We began here.
This single dot alone in space, a cell surrounded by the primordial oceans of the past.
Over billions of years that cell blossomed into all living things on this planet, including us.
What brought us from that primitive state was mother nature’s greatest engineering achievements, evolution.
Evolution is nature’s way of perfecting the art of creation itself. The iterative design of evolution forms a robust yet elegant way to craft living things. And throughout history, this beauty has attracted scientists alike, such as Charles Darwin, who’ve built pillars in the understanding of how living things came to be. But recently it has attracted the attention of another kind. Computer programmers.
Evolution is simple by nature and highly robust in practice. What’s most important is its ability to solve an inherent optimization problem.
The Darwinian evolutionary process is now being used to develop complex computer systems namely genetic algorithmic programs for machine learning, that base their power on the iterative processes of evolution.
Why should we care?
You see there’s a small problem with our classical approach to machine learning optimization. The problem being with the programmers themselves. Hyper Parameters such as learning rate, neural connections, and a number of layers are all hard-coded by the programmer. What if those values aren’t optimized? Backprop theoretically will never truly converge to a global minimum of a loss function. We can’t maximize the potential of our learning models.
That’s a problem.
Evolving The Brain.
What researchers found was a potentially groundbreaking concept of using evolution to train models instead of backpropagation. What if the computer can decide how complex their neural architecture is through evolution? Introducing NEAT’s (neuroevolutionary augmented topologies).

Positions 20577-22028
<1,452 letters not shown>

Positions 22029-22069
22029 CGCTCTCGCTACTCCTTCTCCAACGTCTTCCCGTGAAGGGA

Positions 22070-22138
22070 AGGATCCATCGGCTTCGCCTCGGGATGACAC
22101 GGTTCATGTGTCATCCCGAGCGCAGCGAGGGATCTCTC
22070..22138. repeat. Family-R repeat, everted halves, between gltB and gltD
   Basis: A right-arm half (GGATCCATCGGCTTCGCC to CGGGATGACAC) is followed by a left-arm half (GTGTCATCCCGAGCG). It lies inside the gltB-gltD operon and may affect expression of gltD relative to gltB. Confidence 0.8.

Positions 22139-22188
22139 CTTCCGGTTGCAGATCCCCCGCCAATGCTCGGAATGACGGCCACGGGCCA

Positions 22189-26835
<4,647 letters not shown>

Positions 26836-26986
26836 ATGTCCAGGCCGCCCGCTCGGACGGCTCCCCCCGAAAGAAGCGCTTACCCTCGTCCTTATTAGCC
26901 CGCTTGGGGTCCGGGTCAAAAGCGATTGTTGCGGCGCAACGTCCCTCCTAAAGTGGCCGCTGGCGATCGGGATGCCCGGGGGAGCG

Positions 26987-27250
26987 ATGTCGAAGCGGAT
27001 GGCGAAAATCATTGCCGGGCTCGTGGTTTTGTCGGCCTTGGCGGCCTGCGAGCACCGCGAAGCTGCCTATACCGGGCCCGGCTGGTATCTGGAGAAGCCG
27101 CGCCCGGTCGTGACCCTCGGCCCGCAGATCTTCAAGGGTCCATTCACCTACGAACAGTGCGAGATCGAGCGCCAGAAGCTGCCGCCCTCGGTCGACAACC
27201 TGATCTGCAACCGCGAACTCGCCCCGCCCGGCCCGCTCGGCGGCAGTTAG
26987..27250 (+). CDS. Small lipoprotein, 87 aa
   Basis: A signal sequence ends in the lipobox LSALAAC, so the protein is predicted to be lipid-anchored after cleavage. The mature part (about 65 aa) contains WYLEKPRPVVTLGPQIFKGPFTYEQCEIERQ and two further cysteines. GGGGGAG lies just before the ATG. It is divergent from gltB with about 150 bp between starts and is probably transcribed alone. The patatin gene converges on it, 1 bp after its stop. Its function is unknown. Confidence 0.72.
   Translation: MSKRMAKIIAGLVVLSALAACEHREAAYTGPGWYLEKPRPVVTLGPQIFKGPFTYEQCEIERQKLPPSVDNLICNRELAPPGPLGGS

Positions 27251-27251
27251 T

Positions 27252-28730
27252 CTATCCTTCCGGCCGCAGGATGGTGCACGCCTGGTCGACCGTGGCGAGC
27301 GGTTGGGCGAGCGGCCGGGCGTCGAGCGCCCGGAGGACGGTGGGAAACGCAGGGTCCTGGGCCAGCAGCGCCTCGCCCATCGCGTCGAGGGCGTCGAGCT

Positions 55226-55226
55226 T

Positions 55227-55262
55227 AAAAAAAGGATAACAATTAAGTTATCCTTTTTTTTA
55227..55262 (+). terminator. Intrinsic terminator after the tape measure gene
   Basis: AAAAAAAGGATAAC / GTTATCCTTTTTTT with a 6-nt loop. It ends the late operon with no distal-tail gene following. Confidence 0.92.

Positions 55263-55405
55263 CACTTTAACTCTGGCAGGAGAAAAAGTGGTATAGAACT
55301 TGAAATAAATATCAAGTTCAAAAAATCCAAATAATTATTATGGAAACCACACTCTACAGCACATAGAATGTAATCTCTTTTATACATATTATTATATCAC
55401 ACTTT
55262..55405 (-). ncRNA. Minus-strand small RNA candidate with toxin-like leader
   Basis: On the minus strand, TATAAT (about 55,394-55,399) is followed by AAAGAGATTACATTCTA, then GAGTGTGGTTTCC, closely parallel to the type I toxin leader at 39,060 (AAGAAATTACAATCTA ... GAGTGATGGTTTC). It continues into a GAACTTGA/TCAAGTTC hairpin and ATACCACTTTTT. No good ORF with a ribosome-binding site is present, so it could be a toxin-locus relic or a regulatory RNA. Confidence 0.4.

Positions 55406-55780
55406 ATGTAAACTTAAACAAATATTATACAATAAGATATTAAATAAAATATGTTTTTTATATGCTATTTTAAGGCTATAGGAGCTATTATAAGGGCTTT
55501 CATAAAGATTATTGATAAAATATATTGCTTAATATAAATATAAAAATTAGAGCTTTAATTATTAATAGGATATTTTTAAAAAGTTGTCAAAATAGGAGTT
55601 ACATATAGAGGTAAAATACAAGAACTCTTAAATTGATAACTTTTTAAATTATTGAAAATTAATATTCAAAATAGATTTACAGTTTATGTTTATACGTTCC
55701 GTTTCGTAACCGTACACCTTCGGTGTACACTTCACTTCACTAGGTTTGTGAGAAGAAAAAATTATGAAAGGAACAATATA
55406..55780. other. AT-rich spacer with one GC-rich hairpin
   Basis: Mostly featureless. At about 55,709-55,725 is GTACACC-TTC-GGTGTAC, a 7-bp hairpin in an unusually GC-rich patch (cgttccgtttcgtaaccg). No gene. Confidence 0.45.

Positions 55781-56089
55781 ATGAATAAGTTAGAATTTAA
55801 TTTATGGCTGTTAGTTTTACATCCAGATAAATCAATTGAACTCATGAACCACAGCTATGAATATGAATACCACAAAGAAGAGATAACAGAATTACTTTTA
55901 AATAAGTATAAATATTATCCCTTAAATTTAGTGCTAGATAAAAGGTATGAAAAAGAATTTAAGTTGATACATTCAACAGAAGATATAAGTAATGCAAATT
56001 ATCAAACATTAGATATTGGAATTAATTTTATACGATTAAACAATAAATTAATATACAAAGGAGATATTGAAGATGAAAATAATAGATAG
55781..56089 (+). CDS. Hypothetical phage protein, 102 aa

On a high-level, NEAT’s mirror the basic properties of evolution broken into 4 main structures. Genesis, evaluation/ natural selection, crossbreeding, mutation.
Initially, multiple agents will have different neural networks. This is called Genesis stage
Evaluation + Selection
Then, each neural network is tested and those who fail the test will be killed off. AKA natural selection.
Then the winners cross their genetics with each other. This can be done by finding the cross product of weights.
We then introduce randomness through mutations, these can potentially help the agent or kill the agent. Just like in real life.
The cycle repeats and through multiple generations (cycles) until a good model is seen fit.
In this entire process, the agent can decide how complex their neural network (aka brain is). This is what classical back-propagation couldn’t accomplish.
Initialize population. We have 50 agents, to begin with. Each agent will have their own attributes. These attributes help make decisions in the game and thus we loop through all the 50 agents with random attributes.
Evaluation, aka natural selection, tests the agent in the game and logs how they perform. The make next move(), function plays the game.
Evaluate the next genome function finds the BEST PERFORMING agent and lets them breed.
Then we crossbreed the top agents with each other by choosing random attributes to use to recreate the new agents. This is called the make child function. Notice how we also add in mutation. This process mixes both crossbreeding and variation.
Then we implement evolve function where all of the components are implemented. The code is super readable.
The rest of the code for the Tetris game is all graphics related. You can check it out in my GitHub.
You can check it in action on my website :)! Click here!
- Backprop doesn’t always work
- Genetic algorithms can also help approx neural networks
- Genetic algorithms can do the job of backdrop but replicating nature.
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